Janice Seagraves’s website: https://janice-seagraves.org/

Face book page: http://www.facebook.com/janice.seagraves

And twitter: http://twitter.com/janiceseagraves

 

Something warm to read while it’s really cold.

Windswept Shores by Janice Seagraves
erotic contemporary romance
novel (approx 50K)
price $.99

BLURB:
The sole survivor of a plane crash, Megan is alone on a deserted island in the Bahamas until she finds a nearly-drowned man washed up on shore. Another survivor, this time from a boat wreck. With only meager survival skills between them, will they survive, and can they find love?

EXCERPT:
Breathing hard, she flicked a glance at the teal-colored sea. She’d thought a vacation to the Bahamas would be the perfect getaway, would be a solution to the problems she and Jonathan had faced. She’d been wrong—dead wrong. Tears of grief filled her eyes. The never-ending crash of the waves on the beach and the cries of the seagulls seemed to mock her with the reminder she was utterly alone.

She’d felt like a tiny speck of sand last night when a violent storm had swept across the island. It had made a mess of her meager campsite, which had taken all morning to fix, and had demolished her seaweed SOS sign. She’ll have to recreate her SOS. Sighing, Megan trudged toward a pile of kelp. As she got closer, she saw a figure wearing blue jeans and a t-shirt. Her stomach lurched.

Oh, God, it’s another body washed up from the plane wreck. That would be number twelve. As always, she couldn’t help but wonder if the next one would be Jonathan. He hadn’t been wearing jeans on the plane, so she knew she’d been spared seeing his corpse this time. Thank God. She approached the body with dread. Tightening her resolve, she knelt. Suddenly the “dead body” coughed and rolled over. With a scream, Megan jumped back. She clutched her chest and pressed a shaking hand to her mouth.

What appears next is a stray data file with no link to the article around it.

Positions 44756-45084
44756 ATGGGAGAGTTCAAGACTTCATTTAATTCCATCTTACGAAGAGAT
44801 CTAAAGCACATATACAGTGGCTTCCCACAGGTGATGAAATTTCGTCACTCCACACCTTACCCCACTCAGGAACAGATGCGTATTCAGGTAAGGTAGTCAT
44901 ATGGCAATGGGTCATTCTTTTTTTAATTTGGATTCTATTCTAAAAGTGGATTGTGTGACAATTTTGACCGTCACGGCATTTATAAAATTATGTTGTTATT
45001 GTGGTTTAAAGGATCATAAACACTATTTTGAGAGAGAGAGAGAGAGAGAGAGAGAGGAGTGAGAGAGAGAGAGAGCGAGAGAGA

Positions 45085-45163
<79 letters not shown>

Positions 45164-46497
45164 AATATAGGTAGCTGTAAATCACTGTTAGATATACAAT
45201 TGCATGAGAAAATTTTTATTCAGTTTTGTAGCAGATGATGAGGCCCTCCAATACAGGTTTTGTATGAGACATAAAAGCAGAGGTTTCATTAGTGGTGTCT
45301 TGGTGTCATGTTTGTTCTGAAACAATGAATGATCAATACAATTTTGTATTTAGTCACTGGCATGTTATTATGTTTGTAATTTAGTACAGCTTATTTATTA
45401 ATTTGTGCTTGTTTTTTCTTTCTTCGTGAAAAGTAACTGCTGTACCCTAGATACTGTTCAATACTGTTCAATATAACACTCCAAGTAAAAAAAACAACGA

He’s alive!

 

Biting her lip, she stared down at the still-breathing man. His drenched t-shirt molded against his broad shoulders and well-developed upper body. Short, golden brown hair stuck out in all directions.

Megan, get control of yourself. Don’t wet your pants the first time you finally see a living person. She got on her knees, plucked the seaweed from him and wiped the sand from his face. His day-old whiskers scratched her palm. Reddened skin stretched across both cheekbones and over the bridge of his nose. Her thumb caressed his parched full bottom lip.

She patted the side of his face. “Hey, are you okay?” That’s a dumb question. He isn’t okay.

“Hmm?” Gray eyes fluttered open. He stared at her a long moment, frowning slightly. “G’day.”

“Hello there.” She hated the sound of her voice. It sounded rusty, unused.

Abruptly he rolled away from her to heave onto the sand, making a loud, ugly retching noise.

He wiped his mouth with the back of his hand, then looked at her. “Sorry, mate, I swallowed too much sea.” His gaze went over her shoulder in the direction of the bonfire which crackled and popped not far from them. “Mite big for a barbie.”

Sitting back on her heels with her hands folded in her lap, Megan followed his gaze, then back to him. “My signal fire.”

“Signal for what?”

“Help.”

His accent intrigued her. Was he English or Australian?

“G’darn,” he looked around, “where the bloody hell am I?”

“Don’t know. There’s no one here to ask.” Megan shrugged helplessly, but couldn’t contain her curiosity. “Are you from England?”

“Naw,” he rubbed his eyes, “I hail from Sydney, but my port of call these days is Fort Lauderdale.” He blinked up at her. “You?”

Ah, he’s an Aussie. “I’m Megan Lorry, from Anaheim, California,” she said, barely loud enough to be heard above the sounds of the surf and the roar from the fire. “Are you a survivor of Air Bahamas flight 227, too?”